In short, the world-building that I wanted to add up to a coherent universe that was meaningful to the characters and to the plot seemed to be little more than window-dressing. Anders tosses in neat ideas, but they don't add up to anything. They're just background scenery for Bianca and Sophie's drama.

The one thing that The City in the Middle of the Night does well is Sophie's nervous but excited embrace of the unknown. It was delightful to see the places where a typical protagonist would have to overcome a horror reaction or talk themselves through tradeoffs and where Sophie's reaction was instead "yes, of course, let's try." It provided an emotional strength to an extended first-contact exploration scene that made it liberating and heart-warming without losing the alienness. During that part of the book (in which, not coincidentally, Bianca does not appear), I was able to let my guard down and like Sophie for the first time, and I suspect that was intentional on Anders's part.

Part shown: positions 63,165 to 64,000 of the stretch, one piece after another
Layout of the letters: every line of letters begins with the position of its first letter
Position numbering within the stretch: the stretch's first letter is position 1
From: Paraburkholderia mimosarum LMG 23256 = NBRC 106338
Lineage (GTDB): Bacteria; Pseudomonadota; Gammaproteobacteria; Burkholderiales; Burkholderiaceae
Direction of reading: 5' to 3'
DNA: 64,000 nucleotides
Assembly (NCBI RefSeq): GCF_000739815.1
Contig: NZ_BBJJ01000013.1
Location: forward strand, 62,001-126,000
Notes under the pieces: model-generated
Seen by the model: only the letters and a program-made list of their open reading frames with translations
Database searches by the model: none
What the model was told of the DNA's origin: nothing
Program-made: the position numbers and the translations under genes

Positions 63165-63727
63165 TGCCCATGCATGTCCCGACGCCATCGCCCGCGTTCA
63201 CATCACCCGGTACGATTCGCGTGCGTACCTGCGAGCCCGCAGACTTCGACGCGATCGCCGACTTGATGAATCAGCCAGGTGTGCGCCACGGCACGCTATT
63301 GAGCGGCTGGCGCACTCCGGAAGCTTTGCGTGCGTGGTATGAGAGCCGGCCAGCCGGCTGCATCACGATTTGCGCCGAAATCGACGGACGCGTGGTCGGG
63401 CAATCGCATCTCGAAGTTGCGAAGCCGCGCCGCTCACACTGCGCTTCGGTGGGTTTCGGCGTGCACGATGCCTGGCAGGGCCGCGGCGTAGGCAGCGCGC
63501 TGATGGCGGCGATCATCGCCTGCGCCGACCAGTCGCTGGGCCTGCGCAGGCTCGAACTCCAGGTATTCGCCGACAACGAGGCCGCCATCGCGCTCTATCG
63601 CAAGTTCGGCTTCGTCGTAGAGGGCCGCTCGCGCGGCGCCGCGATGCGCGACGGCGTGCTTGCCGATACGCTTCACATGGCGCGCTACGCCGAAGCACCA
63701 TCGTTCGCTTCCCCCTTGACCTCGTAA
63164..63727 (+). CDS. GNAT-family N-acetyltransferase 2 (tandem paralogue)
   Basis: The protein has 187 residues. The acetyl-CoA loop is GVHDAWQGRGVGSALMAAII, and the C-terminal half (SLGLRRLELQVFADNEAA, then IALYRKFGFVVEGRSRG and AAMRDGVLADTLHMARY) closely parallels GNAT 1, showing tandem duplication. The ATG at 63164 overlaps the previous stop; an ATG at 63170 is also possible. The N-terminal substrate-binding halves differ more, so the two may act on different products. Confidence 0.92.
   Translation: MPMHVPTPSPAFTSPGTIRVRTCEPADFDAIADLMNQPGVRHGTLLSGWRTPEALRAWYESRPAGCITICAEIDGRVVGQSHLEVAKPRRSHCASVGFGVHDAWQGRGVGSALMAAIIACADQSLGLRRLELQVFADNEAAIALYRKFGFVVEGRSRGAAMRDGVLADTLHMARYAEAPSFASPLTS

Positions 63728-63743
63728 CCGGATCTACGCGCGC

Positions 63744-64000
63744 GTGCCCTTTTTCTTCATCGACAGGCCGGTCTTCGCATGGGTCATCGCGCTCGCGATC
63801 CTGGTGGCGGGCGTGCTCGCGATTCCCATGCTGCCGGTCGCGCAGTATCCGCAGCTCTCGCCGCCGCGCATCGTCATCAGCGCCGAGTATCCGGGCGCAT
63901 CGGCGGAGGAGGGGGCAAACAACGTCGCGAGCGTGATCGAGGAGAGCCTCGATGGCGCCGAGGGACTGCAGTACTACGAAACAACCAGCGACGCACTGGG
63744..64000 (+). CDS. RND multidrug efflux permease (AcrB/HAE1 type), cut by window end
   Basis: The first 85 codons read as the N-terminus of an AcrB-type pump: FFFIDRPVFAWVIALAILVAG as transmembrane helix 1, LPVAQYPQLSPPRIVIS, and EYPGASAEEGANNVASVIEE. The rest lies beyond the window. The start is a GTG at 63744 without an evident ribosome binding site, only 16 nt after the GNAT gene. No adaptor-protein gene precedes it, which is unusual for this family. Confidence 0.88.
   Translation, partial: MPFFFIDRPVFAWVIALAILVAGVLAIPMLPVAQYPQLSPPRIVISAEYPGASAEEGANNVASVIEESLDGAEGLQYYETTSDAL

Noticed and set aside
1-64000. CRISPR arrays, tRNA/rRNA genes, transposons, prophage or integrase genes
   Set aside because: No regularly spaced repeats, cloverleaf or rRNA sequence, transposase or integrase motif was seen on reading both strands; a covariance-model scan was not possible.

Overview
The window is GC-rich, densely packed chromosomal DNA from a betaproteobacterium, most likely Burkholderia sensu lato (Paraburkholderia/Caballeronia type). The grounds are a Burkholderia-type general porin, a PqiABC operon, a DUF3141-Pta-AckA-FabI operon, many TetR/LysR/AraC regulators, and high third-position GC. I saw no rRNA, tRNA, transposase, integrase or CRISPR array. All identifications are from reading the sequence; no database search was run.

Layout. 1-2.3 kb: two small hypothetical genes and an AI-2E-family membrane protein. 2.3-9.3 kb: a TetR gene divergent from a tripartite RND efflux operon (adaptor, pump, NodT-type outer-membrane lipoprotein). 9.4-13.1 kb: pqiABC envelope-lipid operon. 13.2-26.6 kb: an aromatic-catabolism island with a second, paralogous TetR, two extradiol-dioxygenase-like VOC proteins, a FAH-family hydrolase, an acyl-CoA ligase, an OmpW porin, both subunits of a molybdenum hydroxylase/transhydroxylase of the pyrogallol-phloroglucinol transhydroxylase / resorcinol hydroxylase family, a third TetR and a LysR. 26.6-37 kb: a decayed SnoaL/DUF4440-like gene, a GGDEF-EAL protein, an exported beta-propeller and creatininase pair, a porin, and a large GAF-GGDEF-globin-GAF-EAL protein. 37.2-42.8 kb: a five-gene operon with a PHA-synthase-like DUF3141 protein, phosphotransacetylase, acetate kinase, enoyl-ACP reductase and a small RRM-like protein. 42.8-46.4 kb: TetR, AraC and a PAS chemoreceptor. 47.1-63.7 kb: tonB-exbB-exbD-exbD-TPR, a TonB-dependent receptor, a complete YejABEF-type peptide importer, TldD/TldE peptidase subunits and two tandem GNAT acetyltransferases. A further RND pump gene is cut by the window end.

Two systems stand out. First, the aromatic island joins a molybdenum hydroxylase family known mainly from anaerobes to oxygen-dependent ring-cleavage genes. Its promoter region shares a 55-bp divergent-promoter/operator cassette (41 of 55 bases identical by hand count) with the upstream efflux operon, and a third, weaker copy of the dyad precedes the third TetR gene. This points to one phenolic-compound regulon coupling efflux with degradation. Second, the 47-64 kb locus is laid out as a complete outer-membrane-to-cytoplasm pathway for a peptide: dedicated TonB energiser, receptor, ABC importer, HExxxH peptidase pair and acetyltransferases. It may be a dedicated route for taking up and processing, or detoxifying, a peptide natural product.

But, overall, I think the conflict between Anders's story-telling approach and my preferences as a reader are mostly irreconcilable. She likes to write about people who make bad decisions and compound their own problems. In one of the chapters of her non-fiction book about writing that's being serialized on Tor.com she says "when we watch someone do something unforgivable, we're primed to root for them as they search desperately for an impossible forgiveness." This is absolutely not true for me; when I watch a character do something unforgivable, I want to see repudiation from the protagonists and ideally some clear consequences. When that doesn't happen, I want to stop reading about them and find something more enjoyable to do with my time. I certainly don't want to watch a viewpoint character insist that the person who is doing unforgivable things is the center of her life.

If your preferences on character and story arc are closer to Anders's than mine, you may like this book. Certainly lots of people did; it was nominated for multiple awards and won the Locus Award for Best Science Fiction Novel. But despite the things it did well, I had a truly miserable time reading it and am not anxious to repeat the experience.

Rating: 4 out of 10

Reviewed: 2020-07-27

Last modified and spun 2020-08-09